The Living Theatre
A famous twentieth-century experimental theatre using aesthetically radical techniques to shake up audiences about social and political issues; founded in 1946 by Julian Beck (1925-1985) and Judith Malina (b. 1926). Heavy Artaud influence. Used multimedia to immerse and shock the audience.
Jerzy Grotowski
one of the best directors of 20th century; "Polish Laboratory Theatre"; focused on actors instead of props/costumes/etc.; wrote "Towards a Poor Theatre". Is known for his use of Audience spaces. Artaudian influence. 1950s
Theatre of Cruelty
Antonin Artaud's visionary concept of a theatre based on magic and ritual, which would liberate deep, violent, and erotic impulses. 1920s.
a 20th century movement of artists and writers (developing out of Dadaism) who used fantastic images and incongruous juxtapositions in order to represent unconscious thoughts and dreams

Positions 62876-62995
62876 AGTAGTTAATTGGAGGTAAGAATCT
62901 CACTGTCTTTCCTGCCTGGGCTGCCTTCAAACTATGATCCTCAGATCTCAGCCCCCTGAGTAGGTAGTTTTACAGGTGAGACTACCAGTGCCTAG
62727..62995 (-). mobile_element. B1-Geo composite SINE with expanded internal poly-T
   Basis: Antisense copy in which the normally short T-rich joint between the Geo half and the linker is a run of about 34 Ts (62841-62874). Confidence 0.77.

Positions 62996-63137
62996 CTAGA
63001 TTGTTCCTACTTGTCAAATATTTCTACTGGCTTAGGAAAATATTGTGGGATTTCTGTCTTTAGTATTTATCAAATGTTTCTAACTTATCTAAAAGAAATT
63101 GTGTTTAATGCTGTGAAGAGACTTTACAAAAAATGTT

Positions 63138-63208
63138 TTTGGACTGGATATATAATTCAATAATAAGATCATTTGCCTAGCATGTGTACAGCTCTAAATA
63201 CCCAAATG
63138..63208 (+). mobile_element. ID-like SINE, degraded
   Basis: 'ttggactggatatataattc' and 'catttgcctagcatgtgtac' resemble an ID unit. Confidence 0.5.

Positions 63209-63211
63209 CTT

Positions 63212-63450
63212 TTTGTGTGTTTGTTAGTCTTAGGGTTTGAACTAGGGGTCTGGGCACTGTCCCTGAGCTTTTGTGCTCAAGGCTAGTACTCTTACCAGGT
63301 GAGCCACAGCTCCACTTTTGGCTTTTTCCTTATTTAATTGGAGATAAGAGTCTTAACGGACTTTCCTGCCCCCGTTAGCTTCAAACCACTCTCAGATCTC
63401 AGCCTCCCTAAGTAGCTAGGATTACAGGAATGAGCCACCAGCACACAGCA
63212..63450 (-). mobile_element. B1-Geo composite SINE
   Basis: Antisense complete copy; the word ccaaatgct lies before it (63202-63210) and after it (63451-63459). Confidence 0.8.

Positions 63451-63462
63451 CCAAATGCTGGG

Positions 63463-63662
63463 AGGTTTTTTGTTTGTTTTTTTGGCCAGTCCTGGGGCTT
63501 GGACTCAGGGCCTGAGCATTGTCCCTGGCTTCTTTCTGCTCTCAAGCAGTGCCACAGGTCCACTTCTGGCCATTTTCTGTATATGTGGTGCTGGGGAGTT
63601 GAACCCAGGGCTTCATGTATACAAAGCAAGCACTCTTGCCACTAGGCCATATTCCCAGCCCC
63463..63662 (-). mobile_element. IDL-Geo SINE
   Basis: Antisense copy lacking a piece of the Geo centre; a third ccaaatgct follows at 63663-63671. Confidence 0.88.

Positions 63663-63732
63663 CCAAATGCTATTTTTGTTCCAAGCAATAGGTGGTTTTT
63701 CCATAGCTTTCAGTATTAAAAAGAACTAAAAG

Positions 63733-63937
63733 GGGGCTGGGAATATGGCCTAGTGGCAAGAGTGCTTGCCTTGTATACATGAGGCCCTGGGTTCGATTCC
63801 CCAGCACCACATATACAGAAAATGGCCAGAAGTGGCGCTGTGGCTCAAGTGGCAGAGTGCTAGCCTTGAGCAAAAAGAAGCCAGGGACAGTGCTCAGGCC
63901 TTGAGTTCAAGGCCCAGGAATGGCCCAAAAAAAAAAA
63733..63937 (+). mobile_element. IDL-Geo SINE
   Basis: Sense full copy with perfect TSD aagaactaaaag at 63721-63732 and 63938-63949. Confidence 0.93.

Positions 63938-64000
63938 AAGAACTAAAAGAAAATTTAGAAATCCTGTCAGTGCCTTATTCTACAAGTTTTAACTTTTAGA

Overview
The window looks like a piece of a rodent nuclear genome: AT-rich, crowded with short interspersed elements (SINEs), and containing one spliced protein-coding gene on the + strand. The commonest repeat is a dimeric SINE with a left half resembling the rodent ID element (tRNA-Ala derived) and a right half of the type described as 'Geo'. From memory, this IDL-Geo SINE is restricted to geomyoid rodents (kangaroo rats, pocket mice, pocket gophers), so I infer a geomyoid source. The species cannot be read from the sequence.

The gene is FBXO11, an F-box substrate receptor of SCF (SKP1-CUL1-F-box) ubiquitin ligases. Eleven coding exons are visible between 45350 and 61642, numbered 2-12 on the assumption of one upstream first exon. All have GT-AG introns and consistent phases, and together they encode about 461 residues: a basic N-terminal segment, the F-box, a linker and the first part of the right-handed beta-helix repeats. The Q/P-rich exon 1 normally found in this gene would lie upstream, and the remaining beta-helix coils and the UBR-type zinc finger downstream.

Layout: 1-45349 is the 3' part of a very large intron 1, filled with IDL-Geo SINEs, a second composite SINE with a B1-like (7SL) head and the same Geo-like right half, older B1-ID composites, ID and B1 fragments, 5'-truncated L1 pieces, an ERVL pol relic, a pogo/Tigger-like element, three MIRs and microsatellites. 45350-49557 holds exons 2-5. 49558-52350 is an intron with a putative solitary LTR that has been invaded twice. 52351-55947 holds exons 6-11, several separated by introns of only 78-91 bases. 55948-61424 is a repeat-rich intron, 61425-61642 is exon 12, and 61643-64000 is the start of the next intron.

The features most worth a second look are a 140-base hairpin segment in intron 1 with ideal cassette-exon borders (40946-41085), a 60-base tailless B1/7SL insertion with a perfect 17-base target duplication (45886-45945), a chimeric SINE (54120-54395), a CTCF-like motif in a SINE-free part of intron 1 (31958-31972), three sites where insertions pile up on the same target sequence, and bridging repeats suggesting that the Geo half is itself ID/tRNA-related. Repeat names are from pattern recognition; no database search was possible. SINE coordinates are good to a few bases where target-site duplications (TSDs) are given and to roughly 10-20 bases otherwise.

a nihilistic art movement (especially in painting) that flourished in Europe early in the 20th century
the ideology that all human ethnic groups belong to a single community based on a shared morality. 1920s
Epic Theatre
form of episodic drama associated with Bertolt Brecht and aimed at the intellect rather than the emotions
Erwin Piscator
Epic Theatre. Worked at the Volksbuhnen and reflected concern for working class social problems. 1920s
Mei Lanfang
acclaimed for his portrayal of female characters, one of the first Asian artists to influence the development of Western Theatre, renowned in the Peking Opera. Turn of the 20th Century
German for ALIENATION EFFECT. Advocated by Bertolt Brecht as a means by which performers and audience could avoid undue emotional identification with a work- needed if the work is to have its intended intellectual and political influences.
learning and teaching plays that eliminate the separation of the actor and the audience; the audience becomes a collective, enacting the social experiment rather than simply watching it